Getting started with astrophotography
There’s something awe-inspiring about being out in a dark landscape and gazing at stars trillions of miles away. The nearest star aside from our sun is over 4 light years away, meaning the light that we see today is reflecting from the star from 4 years ago…we are literally seeing into the past! Beyond that, we are actually made up of stardust that is as old as the universe, so it’s only natural that we have an affinity for the stars!
Welcome to Astrophotography! Consider this post a primer on nighttime photography that will hopefully inspire you to get out under the stars, and take your own astro photos! It is intended to give you a general understanding of what is involved in night photography as well as some tips to start with. This is the first in a series of posts that will get more in depth as we go and cover topics like best shooting conditions, capturing star trails, planning and shooting a Milky Way shot, and post processing techniques such as stacking images and panoramas. With that, let’s dive in.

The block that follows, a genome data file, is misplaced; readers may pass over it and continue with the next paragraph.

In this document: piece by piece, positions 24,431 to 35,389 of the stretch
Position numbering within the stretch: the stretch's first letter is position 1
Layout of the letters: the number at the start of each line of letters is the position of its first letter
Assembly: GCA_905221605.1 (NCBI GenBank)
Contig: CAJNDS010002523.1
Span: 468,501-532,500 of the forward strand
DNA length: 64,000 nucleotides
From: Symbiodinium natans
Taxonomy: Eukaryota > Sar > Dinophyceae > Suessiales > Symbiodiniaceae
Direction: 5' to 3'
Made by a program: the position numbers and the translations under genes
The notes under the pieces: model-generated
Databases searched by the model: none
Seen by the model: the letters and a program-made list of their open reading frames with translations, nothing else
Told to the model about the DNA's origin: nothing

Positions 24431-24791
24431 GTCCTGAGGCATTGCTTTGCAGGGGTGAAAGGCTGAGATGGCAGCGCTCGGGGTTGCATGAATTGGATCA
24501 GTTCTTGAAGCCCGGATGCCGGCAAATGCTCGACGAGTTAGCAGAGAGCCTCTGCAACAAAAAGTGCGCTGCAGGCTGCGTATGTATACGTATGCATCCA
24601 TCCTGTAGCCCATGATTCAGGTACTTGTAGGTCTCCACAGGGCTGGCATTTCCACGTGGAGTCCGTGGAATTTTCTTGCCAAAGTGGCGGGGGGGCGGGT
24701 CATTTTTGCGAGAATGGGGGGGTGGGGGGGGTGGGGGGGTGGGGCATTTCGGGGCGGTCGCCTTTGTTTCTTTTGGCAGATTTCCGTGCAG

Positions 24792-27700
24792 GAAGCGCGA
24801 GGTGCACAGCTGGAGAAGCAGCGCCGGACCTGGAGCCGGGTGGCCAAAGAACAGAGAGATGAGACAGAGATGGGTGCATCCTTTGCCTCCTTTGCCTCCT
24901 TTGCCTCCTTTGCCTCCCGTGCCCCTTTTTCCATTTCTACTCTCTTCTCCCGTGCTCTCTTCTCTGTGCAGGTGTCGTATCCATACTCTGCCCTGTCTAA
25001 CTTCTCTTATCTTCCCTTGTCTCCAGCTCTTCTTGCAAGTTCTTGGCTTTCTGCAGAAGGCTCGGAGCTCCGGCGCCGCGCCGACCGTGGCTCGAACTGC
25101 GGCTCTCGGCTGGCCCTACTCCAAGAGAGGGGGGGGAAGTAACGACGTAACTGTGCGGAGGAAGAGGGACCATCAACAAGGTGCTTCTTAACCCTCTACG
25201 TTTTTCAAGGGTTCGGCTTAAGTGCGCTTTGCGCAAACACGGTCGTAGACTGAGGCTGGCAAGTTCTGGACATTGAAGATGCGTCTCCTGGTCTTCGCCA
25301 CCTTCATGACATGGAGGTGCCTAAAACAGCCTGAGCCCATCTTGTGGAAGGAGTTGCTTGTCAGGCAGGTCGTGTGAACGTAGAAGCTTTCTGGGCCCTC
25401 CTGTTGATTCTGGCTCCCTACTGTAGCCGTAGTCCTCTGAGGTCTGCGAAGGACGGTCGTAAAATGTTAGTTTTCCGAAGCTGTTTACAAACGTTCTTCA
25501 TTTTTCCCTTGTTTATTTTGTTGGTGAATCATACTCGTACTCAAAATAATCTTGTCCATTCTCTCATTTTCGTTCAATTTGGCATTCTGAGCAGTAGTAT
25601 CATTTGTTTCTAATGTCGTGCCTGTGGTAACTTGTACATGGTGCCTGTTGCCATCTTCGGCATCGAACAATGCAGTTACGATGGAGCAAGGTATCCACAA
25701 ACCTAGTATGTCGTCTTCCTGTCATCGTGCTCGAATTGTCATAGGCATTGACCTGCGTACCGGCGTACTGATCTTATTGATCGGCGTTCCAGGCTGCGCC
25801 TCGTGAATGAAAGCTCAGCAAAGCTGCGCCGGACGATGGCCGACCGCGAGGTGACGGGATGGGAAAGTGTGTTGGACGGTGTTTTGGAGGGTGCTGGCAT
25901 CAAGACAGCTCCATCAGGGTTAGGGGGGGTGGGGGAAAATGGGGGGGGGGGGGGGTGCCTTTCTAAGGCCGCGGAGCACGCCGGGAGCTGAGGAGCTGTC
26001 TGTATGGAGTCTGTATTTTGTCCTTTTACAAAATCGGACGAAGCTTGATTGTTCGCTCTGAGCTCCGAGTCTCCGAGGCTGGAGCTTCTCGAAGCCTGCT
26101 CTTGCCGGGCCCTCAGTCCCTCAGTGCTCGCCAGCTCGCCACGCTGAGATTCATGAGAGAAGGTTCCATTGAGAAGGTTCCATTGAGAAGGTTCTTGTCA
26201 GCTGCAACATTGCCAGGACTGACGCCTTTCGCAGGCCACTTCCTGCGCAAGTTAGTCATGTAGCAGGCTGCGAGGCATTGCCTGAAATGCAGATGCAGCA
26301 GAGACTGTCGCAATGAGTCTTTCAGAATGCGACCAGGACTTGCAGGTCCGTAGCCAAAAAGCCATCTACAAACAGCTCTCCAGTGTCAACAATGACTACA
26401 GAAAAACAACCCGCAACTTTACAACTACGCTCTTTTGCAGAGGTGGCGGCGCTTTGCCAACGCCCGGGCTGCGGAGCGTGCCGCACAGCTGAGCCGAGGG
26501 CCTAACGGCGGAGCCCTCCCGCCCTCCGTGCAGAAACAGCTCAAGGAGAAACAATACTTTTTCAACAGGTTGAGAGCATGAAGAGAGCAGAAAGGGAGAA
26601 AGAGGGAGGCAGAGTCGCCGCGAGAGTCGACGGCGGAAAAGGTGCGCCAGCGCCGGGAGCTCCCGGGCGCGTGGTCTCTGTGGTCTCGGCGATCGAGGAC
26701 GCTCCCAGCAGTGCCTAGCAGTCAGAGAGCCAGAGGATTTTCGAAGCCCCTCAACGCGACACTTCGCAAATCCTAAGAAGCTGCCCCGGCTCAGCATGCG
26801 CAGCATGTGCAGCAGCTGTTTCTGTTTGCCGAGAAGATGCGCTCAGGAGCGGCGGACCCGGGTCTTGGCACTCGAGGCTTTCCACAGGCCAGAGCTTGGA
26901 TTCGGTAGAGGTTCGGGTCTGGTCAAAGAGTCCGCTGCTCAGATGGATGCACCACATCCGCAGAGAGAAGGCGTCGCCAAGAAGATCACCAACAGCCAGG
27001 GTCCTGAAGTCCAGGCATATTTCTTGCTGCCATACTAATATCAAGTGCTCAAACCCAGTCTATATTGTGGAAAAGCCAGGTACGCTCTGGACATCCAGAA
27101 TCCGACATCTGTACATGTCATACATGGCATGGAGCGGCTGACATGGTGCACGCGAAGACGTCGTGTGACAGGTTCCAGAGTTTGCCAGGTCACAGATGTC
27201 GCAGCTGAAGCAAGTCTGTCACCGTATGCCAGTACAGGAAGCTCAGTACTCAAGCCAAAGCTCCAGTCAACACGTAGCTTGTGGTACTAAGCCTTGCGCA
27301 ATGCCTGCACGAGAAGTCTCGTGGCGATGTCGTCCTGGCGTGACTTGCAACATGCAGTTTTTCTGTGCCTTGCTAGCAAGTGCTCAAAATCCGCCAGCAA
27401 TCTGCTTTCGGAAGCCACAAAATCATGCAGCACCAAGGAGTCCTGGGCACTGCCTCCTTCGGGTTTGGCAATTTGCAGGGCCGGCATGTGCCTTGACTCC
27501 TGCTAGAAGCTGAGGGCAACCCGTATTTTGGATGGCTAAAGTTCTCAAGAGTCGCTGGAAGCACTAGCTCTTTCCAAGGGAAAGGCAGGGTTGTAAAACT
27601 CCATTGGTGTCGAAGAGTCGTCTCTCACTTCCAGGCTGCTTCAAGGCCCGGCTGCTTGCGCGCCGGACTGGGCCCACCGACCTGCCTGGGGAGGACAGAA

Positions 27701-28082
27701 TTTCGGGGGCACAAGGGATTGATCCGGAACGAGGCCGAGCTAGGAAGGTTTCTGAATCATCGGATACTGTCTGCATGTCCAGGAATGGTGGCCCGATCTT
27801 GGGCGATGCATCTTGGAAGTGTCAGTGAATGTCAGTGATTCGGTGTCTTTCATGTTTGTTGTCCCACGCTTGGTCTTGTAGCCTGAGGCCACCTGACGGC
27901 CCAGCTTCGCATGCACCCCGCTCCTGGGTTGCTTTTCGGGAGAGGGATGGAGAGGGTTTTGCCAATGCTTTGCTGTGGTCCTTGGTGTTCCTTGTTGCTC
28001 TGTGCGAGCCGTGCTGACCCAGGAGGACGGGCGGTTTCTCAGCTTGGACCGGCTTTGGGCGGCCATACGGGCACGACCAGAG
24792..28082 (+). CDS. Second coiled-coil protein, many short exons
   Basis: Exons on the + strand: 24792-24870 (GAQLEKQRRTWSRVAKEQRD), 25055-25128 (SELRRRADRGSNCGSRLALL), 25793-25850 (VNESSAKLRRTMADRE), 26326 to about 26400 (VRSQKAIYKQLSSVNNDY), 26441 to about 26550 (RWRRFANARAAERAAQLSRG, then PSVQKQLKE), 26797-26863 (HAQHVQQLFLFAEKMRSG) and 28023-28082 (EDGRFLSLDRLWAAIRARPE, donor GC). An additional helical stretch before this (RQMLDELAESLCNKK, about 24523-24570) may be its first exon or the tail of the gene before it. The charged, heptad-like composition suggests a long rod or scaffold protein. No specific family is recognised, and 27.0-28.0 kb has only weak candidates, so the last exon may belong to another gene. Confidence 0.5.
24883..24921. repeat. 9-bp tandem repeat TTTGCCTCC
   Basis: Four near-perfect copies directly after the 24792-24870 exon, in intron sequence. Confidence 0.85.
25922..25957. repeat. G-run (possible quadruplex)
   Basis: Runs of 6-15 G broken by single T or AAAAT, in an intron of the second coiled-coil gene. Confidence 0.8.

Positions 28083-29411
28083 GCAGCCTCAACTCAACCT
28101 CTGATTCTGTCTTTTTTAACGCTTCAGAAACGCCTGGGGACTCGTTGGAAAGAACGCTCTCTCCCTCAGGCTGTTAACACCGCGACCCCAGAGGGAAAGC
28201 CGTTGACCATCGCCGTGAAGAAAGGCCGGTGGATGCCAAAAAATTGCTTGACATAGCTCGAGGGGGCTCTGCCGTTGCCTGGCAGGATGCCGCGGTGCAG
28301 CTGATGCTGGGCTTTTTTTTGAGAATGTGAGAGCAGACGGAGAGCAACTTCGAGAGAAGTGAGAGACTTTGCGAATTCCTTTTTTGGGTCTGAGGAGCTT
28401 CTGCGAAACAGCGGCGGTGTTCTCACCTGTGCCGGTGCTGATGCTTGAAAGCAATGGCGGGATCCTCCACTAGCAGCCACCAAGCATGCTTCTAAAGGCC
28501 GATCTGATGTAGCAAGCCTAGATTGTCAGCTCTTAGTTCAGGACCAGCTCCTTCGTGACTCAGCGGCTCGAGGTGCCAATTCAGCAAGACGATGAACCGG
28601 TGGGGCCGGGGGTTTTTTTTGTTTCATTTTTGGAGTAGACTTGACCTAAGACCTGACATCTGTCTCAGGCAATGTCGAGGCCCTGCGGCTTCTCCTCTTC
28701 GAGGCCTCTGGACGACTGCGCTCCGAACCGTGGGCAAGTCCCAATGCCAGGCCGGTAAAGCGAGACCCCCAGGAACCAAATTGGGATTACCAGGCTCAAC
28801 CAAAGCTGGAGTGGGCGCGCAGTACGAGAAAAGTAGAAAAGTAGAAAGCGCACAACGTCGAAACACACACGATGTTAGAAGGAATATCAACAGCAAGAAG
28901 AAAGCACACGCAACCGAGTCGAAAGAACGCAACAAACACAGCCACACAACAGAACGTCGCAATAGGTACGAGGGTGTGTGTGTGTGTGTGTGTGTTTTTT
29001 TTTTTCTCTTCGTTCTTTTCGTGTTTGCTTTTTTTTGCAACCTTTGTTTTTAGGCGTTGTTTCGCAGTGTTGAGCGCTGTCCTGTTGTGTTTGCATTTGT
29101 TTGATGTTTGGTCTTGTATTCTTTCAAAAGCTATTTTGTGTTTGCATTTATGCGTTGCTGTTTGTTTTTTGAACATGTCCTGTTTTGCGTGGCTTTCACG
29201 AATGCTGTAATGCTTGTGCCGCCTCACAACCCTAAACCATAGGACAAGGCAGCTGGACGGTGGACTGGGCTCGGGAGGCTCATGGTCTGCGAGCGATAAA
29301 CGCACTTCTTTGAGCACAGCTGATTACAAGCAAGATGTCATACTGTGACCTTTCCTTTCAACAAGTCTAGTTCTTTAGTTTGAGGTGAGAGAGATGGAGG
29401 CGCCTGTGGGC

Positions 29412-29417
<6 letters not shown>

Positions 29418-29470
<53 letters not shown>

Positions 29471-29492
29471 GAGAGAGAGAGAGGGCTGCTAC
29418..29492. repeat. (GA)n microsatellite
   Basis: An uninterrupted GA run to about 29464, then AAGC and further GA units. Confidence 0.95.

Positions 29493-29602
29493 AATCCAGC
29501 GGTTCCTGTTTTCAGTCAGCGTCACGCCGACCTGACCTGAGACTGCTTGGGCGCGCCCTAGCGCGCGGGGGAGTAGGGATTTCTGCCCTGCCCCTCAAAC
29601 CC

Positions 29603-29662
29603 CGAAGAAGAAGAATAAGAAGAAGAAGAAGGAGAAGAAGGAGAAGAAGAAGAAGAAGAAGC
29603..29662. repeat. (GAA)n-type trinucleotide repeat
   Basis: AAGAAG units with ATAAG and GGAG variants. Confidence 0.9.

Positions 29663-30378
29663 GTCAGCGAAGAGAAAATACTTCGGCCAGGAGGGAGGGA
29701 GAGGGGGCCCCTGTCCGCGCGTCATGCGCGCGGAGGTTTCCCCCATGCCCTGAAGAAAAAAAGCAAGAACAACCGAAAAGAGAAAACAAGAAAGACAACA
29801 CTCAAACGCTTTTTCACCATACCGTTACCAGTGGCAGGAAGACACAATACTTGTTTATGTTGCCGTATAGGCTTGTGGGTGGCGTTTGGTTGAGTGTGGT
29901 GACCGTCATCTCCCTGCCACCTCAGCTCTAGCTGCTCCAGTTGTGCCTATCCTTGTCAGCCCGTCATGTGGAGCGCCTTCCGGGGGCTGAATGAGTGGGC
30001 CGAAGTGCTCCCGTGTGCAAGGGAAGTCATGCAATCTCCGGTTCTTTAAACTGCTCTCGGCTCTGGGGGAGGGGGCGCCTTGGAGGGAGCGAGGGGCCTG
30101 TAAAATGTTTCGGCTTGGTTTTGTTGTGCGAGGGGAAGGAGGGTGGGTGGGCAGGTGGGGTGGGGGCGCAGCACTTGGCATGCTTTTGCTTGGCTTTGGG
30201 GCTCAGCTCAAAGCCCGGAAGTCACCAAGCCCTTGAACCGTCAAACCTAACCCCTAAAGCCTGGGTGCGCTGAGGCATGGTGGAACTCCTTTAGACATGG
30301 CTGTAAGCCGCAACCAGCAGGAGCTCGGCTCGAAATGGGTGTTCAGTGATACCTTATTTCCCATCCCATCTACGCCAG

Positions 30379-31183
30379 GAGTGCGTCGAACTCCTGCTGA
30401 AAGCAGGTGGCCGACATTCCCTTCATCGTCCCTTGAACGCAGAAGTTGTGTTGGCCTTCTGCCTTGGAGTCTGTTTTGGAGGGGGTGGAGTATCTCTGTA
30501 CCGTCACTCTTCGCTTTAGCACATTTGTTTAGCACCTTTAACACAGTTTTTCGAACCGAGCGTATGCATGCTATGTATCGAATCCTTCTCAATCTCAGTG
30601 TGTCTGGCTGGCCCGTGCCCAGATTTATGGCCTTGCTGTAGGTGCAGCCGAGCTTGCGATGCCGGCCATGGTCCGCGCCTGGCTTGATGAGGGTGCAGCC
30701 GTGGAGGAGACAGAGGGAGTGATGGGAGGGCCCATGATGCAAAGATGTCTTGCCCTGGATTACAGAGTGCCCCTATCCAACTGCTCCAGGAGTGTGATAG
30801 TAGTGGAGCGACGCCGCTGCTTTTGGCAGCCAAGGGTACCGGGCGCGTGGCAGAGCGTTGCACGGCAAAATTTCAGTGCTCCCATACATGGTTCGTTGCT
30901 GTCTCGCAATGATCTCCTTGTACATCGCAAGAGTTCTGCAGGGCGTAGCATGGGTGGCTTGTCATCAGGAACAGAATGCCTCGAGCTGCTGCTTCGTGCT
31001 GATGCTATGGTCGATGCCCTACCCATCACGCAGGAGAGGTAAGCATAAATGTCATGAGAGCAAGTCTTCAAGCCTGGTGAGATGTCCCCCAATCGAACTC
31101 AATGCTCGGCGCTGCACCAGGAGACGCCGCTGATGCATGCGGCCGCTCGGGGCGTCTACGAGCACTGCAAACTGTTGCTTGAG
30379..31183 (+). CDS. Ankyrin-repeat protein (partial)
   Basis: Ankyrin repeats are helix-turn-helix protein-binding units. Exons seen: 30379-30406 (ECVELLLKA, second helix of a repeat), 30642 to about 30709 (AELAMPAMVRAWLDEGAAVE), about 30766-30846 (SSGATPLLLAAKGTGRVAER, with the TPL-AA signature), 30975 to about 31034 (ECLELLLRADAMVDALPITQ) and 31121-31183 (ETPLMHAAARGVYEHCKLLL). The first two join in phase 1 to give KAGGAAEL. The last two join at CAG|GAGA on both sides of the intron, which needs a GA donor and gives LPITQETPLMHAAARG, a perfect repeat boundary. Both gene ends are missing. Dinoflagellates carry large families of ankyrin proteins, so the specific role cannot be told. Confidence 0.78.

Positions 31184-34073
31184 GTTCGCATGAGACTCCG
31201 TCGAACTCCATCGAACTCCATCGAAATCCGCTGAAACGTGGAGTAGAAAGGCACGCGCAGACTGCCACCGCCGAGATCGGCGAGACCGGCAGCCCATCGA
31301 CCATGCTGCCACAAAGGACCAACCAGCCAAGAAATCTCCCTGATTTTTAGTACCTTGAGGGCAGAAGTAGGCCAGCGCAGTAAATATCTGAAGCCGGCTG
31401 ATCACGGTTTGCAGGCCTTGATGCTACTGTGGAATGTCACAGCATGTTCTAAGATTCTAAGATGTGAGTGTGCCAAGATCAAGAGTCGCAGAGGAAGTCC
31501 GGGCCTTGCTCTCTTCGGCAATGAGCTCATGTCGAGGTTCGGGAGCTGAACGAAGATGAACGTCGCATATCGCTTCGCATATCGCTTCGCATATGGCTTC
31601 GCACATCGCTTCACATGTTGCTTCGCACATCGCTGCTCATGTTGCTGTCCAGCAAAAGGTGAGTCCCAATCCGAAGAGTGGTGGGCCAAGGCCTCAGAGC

Find a dark sky
First things first, you aren’t going to see the stars by looking up at the sky in your Lincoln Park apartment in Chicago. You’ll be able to capture a glimpse of the Milky Way near a city, but it’s not going to be the spectacular shot you’re hoping for. If you can still see glimpses of city light in the sky, the camera will see it much better and it’ll overpower the image. For a truly great view of the Milky Way, you have to find a dark sky area and to do that I recommend going to dark site finder for a great map showing light pollution. Red, orange, and yellow areas have lots of light pollution and won’t offer much. Getting into the greens and blues and beyond will yield great results. These are the areas I can’t get enough of.
Check the weather
You could be in the darkest area in the world, but if it’s cloudy you’ll see nothing but darkness. Always keep an eye on the weather when planning a night photo shoot. My favorite site for checking the weather before a shoot is clear dark sky. Not only does it tell you the temperature, humidity, and wind, but also darkness, cloud coverage, and transparency. It gives a great astronomer’s forecast for the next 48 hours to help you predict clear and dark skies for a particular observation area. This is one of my go-to’s for planning. It can be frustrating to have the perfect location picked out and the date set, and then have the weather not cooperate, so it’s a good idea to plan out multiple, potential locations where the weather might be different.